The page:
The trade dispute between the US and China seems to be contributing to a slowdown in the Chinese economy and a dip in Chinese consumer confidence. The Chinese Government has responded to this slow-down in the Chinese economy by loosening monetary policy. It has also orchestrated a sharp devaluation of the Chinese currency, the Renminbi, against the US$. This will make Chinese esports more competitive, particularly in the US even with the new 25% duty on some products. However, no wool clothing products that have yet been included in these higher tariffs. The US is important to China’s exports of wool clothing (accounting for 14% share of China’s exports) but China is vital to US imports of wool clothing.
China is the largest supplier to the US of wool clothing, accounting for 52% of US imports of wool clothing (by volume) and 43% of US imports by value. China’s importance for the US’ imports of clothing isn’t restricted to wool. China accounts for a similar share of the US imports of synthetic fibre clothing, with a 51% share by volume and a 38% share by value. China has a large but relatively smaller share of US imports of cotton clothing, at 29% in volume terms and 26% in value terms.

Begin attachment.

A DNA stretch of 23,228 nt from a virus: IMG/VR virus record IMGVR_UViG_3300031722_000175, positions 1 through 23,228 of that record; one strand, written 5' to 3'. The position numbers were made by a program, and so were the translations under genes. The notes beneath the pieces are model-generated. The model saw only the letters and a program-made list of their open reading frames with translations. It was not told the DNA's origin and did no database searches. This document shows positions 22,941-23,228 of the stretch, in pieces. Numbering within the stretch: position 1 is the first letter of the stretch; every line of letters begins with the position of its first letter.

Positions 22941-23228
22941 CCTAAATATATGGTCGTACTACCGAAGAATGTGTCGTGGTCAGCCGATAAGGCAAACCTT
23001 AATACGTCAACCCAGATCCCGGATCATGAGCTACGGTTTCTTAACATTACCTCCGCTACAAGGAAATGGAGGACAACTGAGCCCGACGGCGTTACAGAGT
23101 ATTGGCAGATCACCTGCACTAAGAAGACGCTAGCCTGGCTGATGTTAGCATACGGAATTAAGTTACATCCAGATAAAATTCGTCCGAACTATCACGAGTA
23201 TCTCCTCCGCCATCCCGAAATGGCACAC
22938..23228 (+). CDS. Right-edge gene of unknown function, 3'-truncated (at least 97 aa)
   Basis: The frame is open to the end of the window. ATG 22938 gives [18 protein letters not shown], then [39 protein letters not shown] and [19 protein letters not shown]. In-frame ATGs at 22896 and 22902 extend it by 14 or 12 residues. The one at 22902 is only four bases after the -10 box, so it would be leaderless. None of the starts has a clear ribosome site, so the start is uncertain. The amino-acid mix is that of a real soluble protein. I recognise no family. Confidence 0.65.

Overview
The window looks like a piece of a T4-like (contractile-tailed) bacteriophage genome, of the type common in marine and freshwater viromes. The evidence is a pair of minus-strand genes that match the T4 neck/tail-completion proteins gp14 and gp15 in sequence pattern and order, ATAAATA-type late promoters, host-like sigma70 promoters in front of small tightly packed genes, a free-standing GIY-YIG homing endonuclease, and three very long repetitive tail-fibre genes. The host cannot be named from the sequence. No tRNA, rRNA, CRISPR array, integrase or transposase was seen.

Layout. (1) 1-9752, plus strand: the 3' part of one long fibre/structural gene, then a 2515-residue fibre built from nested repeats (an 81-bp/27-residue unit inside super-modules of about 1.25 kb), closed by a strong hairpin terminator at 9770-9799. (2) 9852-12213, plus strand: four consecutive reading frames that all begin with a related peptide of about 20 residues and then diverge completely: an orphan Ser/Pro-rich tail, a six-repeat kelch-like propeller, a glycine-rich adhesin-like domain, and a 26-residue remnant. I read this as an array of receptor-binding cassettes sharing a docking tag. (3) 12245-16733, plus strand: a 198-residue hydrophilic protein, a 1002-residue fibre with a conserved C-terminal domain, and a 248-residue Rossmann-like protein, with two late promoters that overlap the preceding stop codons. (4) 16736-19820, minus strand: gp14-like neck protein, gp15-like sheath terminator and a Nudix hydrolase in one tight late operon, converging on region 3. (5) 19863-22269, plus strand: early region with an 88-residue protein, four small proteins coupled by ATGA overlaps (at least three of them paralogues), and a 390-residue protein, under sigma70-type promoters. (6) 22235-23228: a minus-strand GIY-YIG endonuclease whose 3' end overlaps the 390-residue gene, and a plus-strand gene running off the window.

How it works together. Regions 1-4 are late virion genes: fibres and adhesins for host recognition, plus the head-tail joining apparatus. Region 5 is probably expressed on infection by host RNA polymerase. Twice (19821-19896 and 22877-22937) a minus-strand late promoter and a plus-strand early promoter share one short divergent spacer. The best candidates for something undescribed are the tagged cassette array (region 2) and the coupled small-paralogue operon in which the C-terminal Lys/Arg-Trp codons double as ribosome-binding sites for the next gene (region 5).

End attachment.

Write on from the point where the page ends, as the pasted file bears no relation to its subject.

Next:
If the US imposes a 25% duty on imports of wool clothing from China, that will flow-on back to Australian wool growers given that Australia supplies around half of China’s raw wool requirements. Of course, as China has a 75% share of Australia’s exports, any reduction in China’s demand will hurt in the Australian wool market.
Further details including a chart showing the trends in the Chinese currency against the US$ and the A$, and another chart showing the trends in the US imports of wool clothing both in total and from China is shown in the full edition of this week’s edition of the Weekly Newsletter, available to NCWSBA members.